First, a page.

International climate talks are taking place this month in Bonn, Germany, and in July, the Green Climate Fund will hold its next board meeting. The next round of fundraising for the Green Climate Fund is provisionally planned for the fall, but right now leaders don’t know how much they’ll be able to raise without the help of the United States. In 2017, Trump announced that he was ending U.S support for the Green Climate Fund, even though the U.S. had yet to pay $2 billion of the $3 billion it had previously pledged. (The U.S. had transferred $1 billion to the fund under President Barack Obama.) Last fall, under its newly elected far-right prime minister, Australia said that it too would no longer be honoring its pledge to the Green Climate Fund.

Advocates see the challenge of mobilizing more money in this next round of funding as critical for establishing legitimacy and trust in the climate financing project and the Paris Agreement more broadly. If poor countries can’t rely on wealthy nations to help them industrialize in sustainable ways, then they may conclude they have little choice but to develop their economies along the same carbon-heavy trajectories that North America, East Asia, and Europe already took.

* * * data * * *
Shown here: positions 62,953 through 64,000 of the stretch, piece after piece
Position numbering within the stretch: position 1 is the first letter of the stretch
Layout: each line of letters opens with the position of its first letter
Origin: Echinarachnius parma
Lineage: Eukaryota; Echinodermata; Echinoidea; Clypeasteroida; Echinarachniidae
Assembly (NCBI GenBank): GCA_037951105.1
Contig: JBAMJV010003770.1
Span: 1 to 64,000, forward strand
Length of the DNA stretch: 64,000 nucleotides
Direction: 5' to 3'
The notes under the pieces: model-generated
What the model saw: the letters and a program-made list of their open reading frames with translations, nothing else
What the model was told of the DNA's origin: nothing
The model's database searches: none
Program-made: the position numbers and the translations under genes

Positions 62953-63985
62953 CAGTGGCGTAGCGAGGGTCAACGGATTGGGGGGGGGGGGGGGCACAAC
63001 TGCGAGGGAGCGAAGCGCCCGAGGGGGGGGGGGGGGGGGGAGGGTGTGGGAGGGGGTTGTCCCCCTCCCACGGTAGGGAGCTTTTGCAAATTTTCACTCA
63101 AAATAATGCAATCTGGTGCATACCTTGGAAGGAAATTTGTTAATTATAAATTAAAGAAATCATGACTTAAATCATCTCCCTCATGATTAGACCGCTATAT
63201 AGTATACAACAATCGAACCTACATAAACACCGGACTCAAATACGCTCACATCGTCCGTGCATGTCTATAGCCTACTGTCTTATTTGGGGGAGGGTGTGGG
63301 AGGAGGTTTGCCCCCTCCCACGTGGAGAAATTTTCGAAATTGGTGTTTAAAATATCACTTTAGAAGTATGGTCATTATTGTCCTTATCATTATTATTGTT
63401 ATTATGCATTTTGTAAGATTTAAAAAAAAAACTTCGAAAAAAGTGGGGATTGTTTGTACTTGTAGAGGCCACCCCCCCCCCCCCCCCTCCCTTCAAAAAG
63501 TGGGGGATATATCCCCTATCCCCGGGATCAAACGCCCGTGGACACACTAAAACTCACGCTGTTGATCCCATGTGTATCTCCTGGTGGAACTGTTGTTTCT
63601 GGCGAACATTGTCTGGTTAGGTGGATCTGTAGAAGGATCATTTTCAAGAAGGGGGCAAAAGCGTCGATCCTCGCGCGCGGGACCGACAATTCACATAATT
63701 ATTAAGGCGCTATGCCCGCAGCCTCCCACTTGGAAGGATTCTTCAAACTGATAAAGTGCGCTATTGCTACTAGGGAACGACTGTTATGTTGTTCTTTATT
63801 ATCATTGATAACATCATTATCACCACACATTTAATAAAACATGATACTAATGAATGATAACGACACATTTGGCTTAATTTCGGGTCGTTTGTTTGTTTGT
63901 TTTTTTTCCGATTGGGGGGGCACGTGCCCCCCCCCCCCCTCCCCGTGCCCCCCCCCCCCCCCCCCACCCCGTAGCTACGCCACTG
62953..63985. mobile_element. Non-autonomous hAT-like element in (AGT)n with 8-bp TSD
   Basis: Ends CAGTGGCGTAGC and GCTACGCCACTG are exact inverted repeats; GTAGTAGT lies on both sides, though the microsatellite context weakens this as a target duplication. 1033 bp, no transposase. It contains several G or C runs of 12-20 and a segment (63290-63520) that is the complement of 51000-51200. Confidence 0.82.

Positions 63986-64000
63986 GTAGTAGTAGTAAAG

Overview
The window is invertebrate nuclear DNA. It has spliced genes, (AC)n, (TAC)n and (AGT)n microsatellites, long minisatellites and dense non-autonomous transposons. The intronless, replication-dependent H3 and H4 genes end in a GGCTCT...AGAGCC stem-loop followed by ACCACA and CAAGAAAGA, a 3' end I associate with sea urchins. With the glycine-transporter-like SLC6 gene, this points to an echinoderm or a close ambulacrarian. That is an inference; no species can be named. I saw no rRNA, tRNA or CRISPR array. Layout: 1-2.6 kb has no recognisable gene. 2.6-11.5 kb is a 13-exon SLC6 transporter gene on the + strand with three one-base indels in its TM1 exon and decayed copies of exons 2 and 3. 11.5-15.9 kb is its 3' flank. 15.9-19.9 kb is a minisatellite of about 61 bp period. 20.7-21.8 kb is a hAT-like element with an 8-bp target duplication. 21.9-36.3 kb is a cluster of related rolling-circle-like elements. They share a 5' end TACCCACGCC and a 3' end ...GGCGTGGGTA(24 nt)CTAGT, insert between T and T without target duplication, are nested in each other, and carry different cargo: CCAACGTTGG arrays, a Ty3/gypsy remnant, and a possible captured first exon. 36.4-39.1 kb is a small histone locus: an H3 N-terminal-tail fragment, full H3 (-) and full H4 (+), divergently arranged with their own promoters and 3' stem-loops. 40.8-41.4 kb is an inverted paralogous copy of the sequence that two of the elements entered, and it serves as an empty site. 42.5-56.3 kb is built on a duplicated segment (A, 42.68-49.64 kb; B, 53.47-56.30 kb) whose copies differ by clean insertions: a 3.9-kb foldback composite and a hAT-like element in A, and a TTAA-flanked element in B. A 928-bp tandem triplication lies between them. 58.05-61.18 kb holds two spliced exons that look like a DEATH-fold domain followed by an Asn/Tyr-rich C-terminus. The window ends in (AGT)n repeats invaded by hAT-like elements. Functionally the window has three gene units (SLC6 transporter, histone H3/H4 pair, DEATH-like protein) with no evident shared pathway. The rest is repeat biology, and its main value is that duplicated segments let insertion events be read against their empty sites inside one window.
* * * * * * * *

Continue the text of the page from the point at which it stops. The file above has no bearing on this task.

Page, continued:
Encouragingly, both Germany and Norway have already announced their plans to double their previous commitments to the Green Climate Fund in the upcoming round of resource mobilization. Martinez-Diaz said WRI estimates that an ambitious replenishment goal should be about $14 billion if the U.S. does not participate, and about $22 billion if the U.S. does.

IN THE PEOPLE’S Policy Project report, published earlier this month, author Jacob Fawcett lays out a plan for what he calls a “Global Green New Deal,” under which developed countries would contribute $2 trillion annually, with the U.S. raising $680 billion of that, which amounts to 3.5 percent of the U.S.’s GDP.

The report suggests three ways for the U.S. to raise that money. One possibility would be a one-time issuance of open market treasury bonds, like selling $10.8 trillion worth of bonds into the open market and giving the earned cash to an investment fund managed by the U.N.; it would be difficult for a future president to repeal something like that, but it could spike interest rates. Another option is a one-time issuance of special treasury bonds, which could alleviate the interest rate risk but would be a little easier for a future administration to default on. The last proposed option is for Congress to pass a law authorizing annual mandatory spending, which would avoid the sticker shock of a one-time government debt issuance but also be the most vulnerable to political repeal.